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Subhadra Kumari Chouhan: Google Doodle honours Indian poet on birth anniversary

Subhadra Kumari Chauhan Google Doodle: Subhadra Kumari Chouhan Google Doodle: Subhadra Kumari authored a number of works in Hindi poetry, with Jhansi ki Rani being her most famous composition.

By: Express Web Desk | New Delhi |
Updated: August 16, 2021 10:07:09 am
Google honors Subhadra Kumari on her 117th birthday with a doodleGoogle on Monday honoured Subhadra Kumari Chouhan, the Indian poet who wrote the famous poem Jhansi ki Rani, on her 117th birth anniversary with a doodle. (Google)

Subhadra Kumari Chauhan Google Doodle: Google on Monday honoured Subhadra Kumari Chouhan, the Indian poet who wrote the famous poem Jhansi ki Rani, on her 117th birth anniversary with a doodle.

The doodle shows Kumari sitting in a saree with a pen and paper. Rani Lakshmi Bai can be seen riding a horse in the background and a few other people marching in the country’s freedom struggle are also visible.

Subhadra Kumari authored a number of works in Hindi poetry, with Jhansi ki Rani being her most famous composition. The poem, which describes the life of Rani Lakshmi Bai, is one of the most recited and sung poems in Hindi literature.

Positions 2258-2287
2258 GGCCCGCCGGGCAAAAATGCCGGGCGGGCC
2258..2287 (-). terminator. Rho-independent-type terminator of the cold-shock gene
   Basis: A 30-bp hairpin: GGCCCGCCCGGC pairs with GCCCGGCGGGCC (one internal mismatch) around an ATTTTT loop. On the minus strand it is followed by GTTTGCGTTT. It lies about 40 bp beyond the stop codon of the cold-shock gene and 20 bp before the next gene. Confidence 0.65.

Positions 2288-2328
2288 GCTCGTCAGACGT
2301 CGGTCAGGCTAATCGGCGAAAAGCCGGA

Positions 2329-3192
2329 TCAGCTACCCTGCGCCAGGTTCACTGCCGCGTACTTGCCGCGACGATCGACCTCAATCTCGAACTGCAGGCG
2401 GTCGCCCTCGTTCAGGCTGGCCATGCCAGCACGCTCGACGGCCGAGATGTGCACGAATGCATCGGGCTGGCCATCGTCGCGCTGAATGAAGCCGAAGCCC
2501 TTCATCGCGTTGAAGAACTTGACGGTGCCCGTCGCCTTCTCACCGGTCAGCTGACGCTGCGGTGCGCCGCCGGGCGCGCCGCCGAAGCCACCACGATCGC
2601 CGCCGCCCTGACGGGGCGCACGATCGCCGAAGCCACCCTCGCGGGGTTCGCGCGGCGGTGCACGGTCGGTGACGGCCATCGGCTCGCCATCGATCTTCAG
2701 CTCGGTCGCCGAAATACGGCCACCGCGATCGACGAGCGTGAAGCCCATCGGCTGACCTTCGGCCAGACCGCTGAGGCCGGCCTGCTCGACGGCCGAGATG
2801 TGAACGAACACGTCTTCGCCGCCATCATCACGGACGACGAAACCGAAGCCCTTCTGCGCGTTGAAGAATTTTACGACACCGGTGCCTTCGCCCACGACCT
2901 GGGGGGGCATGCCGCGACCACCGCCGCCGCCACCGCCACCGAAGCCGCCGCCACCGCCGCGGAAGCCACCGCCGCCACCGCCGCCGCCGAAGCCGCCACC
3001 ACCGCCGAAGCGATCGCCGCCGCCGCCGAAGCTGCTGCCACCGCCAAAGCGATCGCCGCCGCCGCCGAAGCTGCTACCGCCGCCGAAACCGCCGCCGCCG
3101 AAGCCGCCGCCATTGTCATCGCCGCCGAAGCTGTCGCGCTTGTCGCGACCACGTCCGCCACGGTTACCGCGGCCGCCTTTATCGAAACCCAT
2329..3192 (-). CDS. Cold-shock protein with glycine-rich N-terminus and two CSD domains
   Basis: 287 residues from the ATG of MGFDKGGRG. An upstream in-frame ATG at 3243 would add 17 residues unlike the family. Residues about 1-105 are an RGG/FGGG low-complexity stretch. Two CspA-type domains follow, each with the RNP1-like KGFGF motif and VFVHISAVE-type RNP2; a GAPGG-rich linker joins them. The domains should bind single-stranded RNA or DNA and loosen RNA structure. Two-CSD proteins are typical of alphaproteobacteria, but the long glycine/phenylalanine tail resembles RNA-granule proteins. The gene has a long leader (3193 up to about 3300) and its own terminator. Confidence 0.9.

Chauhan’s poetry and prose primarily centered around the hardships that Indian women overcame, such as gender and caste discrimination. Her poetry remained uniquely underscored by her resolute nationalism.

Subhadra Kumari was born on August 16, 1904 in a Rajpur family of Nihalpur village in Prayagraj, Uttar Pradesh. She studied initially in the Crosthwaite Girls’ School in Prayagraj and passed the middle-school exam in 1919. She married Thakur Laxman Singh Chauhan of Khandwa in 1919 at the age of 16 and had 5 children with him. Then she moved to Jabalpur.

Subhadra and her husband joined Mahatma Gandhi’s Non-Cooperation Movement in 1921. She was the first woman Satyagrahi to court arrest in Nagpur and was jailed twice for her involvement in protests against British rule in 1923 and 1942. She was a member of the legislative assembly of the state (erstwhile Central Provinces). She died in 1948 in a car accident in Seoni, MP, on her way back to Jabalpur from Nagpur, where she had gone to attend an assembly session.

Today, Chauhan’s poetry remains a staple in many Indian classrooms as a symbol of historical progress, encouraging future generations to stand up against social injustice and celebrate the words that shaped a nation’s history.

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